Altering Reality– It’s Nothing New

By Arthur H. Bleich–

Critics of computer-altered images usually divide photography into two time periods: the honest analog days and the dishonest digital ones. If it were only that easy. Tinkering with images is as old as photography itself; it’s merely become more sophisticated.

It took years before this image was proved to be a hoax.

It took years before this image was proved to be a hoax because “the camera never lies,” right?

In the early days of photography, “spirit” photos depicted departed loved ones hovering near the living, and fairies were shown dancing in the woods. And because people believed that cameras captured reality (and knew very little about photographic techniques) they accepted these altered images as truthful.

General Blair (seated r.) really wasn’t there.

When the Civil War ended, General Sherman and his general staff were scheduled for a group portrait at Matthew Brady’s studio in Washington. Unfortunately, General Blair couldn’t make it so Brady photographed him at a later time, pasted him into the group picture and re-photographed the image.

Ansel Adams also altered reality. His famous Moonrise, Hernandez, New Mexico, 1941 had some clouds in the upper sky that annoyed him.

The original contact print of Moonrise.

The original contact print of Moonrise.

So after selling a number of prints with the intrusive wisps, he simply removed them; later photos are cloudless. Early prints with clouds might be quite valuable today– if they can be found.

Poof! The upper clouds are gone and a large dose of contrast has been applied.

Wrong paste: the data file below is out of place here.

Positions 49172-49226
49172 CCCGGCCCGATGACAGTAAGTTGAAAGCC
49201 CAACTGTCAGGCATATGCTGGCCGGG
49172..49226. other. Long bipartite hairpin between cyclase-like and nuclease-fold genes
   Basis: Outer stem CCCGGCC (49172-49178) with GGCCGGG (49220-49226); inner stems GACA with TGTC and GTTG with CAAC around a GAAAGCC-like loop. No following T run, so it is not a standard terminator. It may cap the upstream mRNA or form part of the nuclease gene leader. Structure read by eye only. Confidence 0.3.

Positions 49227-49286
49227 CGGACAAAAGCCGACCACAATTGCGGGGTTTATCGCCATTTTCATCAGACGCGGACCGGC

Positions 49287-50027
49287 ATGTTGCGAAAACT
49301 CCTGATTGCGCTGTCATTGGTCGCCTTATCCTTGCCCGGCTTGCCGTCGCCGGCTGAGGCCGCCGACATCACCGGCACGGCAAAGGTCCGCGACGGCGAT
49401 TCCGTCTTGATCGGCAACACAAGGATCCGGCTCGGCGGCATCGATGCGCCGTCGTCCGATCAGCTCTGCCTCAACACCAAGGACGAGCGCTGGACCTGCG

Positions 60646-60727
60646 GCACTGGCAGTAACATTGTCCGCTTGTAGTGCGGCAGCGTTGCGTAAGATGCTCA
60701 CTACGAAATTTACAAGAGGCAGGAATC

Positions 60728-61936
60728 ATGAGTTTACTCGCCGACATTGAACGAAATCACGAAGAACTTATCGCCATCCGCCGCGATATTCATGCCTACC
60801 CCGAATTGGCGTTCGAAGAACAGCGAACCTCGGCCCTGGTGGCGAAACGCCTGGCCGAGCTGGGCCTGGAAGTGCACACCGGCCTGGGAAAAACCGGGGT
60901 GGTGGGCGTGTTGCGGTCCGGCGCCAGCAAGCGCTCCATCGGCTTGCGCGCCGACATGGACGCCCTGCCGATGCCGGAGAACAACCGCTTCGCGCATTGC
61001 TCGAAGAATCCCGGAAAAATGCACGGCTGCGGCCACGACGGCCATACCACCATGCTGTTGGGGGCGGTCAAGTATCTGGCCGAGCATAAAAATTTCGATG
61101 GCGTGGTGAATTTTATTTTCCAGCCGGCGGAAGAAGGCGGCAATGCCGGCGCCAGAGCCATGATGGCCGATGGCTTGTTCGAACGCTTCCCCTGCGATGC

Poof! The upper clouds are gone and a large dose of contrast has been applied.

A more audacious manipulation was done by W. Eugene Smith, one of the world’s greatest photojournalists and a self-proclaimed champion of truth-in-photography. Returning from Africa in 1954 after shooting a photo essay on Dr. Albert Schweitzer for Life magazine, he was distraught over a damaged negative and set about resurrecting it.

A alteration like this today, if found out, would cost a photojournalist his or her job– and in some recent instances actually has.

A alteration like this today, if found out, would cost a photojournalist his or her job– and in some recent instances actually has.

After burning, dodging, bleaching, and performing other alterations to the image, he still was not satisfied. So he took new pictures of hands and saws and superimposed them on the original image. It took him days to finish the composite, something that now could be done in an hour or so with Photoshop. Smith never revealed he had altered the photo; it ran in Life and became one of his classic images.

As I see it, there’s really not much difference between analog photo alterations of the past and the digital ones of today. Both raise the same ethical questions. However, the public’s growing knowledge that photos can now easily be altered mitigates against blind acceptance of photographs as reality– as was the case when people weren’t as aware of what manipulative techniques could yield.

Photoshopped? No way. This was shot with a real bubble. © Kiyoshi Togashi

Photoshopped? No way. This was shot with a real bubble. © Kiyoshi Togashi

In fact that knowledge can sometimes have unintended effects. Nowadays, if a talented photographer makes an outstanding image the old-fashioned way, it is likely to be labeled as “Photoshopped” because, after all, how could it be that good without digital manipulation?